How horrifying to consider a society with no division of opinion. If that’s what you want feel free to move to North Korea. Our country was built on the idea of freedom, including the freedom to disagree, vocally, in public. Sure some people have ideas that are ridiculous and humiliating, but feel free not to elect them!

  • Scott October 17, 2014

    Yes, but only if governmental wages (actualized pay including all benefits received currently and to be seen upon retirement) are set inline with median income of their respective communities, taking into account qualifications. When governmental jobs exceed median incomes in some locations by 10-20x, or more, of median income, we see governmental officials making choices, which do not benefit the populous and their employer. This, I think, dissuades people to believe democracy has been supplanted with an autocratic hegemony and the kings men have become the kings. To restore democracy our communities need to stand up and set the wages of the people they employee based upon marker established by socioeconomic factors of the communities in which they are employed not factors determined on the macro-scale which may not be relevant to standard of living needed within the micro-scale. Why vote for a leader, mayor etc, if leader’s hands are tied by inordinate percentage of tax dollars going to pay for municipal employees.

  • Michelle October 18, 2014

    America is a constitutional republic, not a democracy. In a democracy, there is unlimited majority rule. In a republic, individual rights are protected from majority rule which would otherwise impede upon individual rights. This is a crucial distinction that too many people are unaware of. “Democracy” does not appear once in the Constitution, the Declaration of Independence, or any of the state constitutions. The Founding Fathers intentionally created a republic, not a democracy, so that Americans would not be ruled by the whim of the majority. The perfect example of the failings of democracy is ancient Greece, where Socrates was killed because the majority believed he was a threat to society and deserved to die, despite the fact that he never initiated force or violated anyone’s rights. In a republic, such an occurrence would be prohibited due to the objective rule of law.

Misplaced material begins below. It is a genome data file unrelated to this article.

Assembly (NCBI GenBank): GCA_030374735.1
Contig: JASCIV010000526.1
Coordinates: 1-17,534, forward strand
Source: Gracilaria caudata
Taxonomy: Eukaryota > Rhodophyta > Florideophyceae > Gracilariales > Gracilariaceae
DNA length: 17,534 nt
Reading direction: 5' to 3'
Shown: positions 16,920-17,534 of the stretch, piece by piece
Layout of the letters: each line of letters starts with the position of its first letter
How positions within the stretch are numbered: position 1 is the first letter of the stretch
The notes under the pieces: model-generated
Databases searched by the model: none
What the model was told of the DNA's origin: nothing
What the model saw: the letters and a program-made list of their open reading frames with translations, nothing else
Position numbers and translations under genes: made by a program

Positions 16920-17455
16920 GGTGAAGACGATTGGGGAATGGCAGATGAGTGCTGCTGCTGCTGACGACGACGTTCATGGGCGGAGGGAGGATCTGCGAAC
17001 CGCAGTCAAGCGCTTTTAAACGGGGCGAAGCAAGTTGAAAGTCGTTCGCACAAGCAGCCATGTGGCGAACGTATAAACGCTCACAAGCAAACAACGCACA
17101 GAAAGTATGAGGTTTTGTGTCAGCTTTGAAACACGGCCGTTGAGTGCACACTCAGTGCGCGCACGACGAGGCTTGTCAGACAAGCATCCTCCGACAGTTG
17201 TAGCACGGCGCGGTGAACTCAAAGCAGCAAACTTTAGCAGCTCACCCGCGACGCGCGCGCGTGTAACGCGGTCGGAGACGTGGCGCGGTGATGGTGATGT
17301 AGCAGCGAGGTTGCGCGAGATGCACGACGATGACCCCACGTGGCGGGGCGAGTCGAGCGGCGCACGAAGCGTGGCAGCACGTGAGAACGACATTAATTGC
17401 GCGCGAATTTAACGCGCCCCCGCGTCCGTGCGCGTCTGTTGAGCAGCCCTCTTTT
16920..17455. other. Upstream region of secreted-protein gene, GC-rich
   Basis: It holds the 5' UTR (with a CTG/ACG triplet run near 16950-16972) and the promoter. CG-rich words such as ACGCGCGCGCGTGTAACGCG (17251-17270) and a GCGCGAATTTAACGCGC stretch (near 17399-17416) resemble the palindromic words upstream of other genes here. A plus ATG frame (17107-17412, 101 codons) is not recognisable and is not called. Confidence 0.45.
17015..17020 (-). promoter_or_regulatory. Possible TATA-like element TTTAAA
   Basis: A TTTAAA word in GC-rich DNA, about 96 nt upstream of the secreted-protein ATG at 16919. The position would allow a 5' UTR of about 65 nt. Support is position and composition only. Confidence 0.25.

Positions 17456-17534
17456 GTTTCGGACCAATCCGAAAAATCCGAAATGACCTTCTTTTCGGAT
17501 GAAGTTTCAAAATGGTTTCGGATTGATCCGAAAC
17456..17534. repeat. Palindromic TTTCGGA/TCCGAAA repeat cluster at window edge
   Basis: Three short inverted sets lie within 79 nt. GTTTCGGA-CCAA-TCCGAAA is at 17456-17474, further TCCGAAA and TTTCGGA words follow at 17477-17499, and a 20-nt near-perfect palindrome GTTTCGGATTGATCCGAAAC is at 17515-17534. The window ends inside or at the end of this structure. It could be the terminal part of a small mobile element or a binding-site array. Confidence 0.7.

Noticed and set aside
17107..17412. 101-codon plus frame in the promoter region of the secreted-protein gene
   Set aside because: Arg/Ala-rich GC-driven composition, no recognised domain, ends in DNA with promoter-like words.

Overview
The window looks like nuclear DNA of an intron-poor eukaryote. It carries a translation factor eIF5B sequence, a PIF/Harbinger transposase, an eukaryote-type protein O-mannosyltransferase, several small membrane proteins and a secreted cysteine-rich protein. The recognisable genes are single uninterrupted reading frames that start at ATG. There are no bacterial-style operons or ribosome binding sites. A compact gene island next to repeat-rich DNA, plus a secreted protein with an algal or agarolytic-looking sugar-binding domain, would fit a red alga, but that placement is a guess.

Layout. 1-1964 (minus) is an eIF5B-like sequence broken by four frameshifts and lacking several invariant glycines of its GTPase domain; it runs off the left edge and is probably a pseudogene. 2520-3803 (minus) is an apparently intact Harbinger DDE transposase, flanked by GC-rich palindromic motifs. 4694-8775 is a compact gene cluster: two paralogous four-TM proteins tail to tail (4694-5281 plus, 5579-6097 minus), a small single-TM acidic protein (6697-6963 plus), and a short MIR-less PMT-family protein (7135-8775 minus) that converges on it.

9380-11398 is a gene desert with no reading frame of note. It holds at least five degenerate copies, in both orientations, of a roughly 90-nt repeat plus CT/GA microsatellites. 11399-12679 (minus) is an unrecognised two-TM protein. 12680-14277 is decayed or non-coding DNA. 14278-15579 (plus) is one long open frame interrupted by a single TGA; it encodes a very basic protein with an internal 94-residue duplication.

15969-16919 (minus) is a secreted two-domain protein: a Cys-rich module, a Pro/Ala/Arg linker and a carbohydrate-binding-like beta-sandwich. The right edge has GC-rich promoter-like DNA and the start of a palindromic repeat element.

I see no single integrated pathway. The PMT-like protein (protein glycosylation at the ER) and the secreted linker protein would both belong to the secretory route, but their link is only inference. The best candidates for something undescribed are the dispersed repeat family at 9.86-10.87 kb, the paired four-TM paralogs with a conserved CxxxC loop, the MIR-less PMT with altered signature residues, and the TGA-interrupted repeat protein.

This video clarifies this issue well: http://www.youtube.com/watch?v=j7M-7LkvcVw#t=508


  • Scott October 24, 2014

    What’s more is elected representatives tend to make less than median income in districts and often times less than semi-permanent, more influential, positions found within multiple levels of governance creating an insulary affect: whereby, specially interested governmental positions carry more power than does the citizenry, in my opinion. If this is the way governance functions, we ought to run studies of demographics of these particular bureaucrats along with their motives in decision making processes to ensure the people in these positions accurately reflect demographics of population as a whole, or simply pass referendums where less political power/sway/clout is vested in these long term positions simply by reducing actualized wages to rid branches of corrupt hiring/retention processes in what has become quasi-democratic rule.